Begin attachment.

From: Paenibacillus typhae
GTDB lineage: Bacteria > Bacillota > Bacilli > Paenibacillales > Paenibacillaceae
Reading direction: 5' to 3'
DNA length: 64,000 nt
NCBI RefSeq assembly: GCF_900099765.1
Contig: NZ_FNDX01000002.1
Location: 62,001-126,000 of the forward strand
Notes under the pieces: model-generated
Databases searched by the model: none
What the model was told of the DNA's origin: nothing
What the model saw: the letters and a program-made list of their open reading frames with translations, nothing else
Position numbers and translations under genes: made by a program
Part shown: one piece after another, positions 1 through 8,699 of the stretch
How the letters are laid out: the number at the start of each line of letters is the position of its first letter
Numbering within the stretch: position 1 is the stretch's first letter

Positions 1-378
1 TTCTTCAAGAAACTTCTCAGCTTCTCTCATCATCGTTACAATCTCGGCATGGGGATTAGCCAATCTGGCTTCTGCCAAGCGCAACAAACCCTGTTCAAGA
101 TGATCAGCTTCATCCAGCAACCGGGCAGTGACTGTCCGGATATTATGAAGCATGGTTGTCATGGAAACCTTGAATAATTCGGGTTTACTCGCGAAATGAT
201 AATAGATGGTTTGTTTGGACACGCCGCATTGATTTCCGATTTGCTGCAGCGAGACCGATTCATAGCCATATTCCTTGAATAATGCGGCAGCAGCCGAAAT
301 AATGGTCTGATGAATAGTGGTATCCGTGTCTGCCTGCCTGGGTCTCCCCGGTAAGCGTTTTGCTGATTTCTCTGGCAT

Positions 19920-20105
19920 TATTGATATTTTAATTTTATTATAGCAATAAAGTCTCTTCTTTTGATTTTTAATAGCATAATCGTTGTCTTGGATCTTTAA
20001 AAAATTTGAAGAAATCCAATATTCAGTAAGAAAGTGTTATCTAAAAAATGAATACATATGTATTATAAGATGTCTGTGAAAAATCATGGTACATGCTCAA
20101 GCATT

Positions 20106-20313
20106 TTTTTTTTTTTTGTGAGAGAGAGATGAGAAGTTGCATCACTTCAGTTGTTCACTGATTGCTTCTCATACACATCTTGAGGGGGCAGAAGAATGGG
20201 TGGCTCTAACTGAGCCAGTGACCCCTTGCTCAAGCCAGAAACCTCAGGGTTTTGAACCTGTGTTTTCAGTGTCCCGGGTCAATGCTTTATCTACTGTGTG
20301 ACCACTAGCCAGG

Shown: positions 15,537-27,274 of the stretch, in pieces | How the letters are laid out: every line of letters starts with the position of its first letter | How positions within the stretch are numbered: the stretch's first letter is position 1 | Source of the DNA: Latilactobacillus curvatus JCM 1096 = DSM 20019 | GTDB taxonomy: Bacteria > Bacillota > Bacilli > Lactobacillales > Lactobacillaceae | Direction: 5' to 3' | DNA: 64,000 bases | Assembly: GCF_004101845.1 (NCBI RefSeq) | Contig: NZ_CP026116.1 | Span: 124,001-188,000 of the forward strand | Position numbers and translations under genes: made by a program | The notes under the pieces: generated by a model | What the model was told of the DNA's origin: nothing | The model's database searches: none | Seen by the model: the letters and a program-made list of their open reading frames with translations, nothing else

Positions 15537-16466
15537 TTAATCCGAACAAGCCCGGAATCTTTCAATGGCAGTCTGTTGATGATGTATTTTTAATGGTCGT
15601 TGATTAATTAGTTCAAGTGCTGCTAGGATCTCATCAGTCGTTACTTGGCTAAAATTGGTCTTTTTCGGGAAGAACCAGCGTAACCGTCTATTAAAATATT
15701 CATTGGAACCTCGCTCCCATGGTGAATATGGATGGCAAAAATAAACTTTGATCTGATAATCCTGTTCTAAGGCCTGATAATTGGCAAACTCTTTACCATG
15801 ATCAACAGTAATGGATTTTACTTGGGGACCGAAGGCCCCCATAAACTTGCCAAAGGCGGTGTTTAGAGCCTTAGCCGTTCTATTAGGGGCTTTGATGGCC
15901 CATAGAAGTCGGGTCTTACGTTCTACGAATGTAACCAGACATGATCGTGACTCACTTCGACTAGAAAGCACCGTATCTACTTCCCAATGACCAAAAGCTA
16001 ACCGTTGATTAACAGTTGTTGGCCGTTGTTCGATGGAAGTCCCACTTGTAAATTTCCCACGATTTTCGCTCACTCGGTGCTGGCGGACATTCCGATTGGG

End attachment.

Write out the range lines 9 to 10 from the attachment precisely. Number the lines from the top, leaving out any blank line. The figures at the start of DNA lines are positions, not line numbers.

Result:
Databases searched by the model: none
What the model was told of the DNA's origin: nothing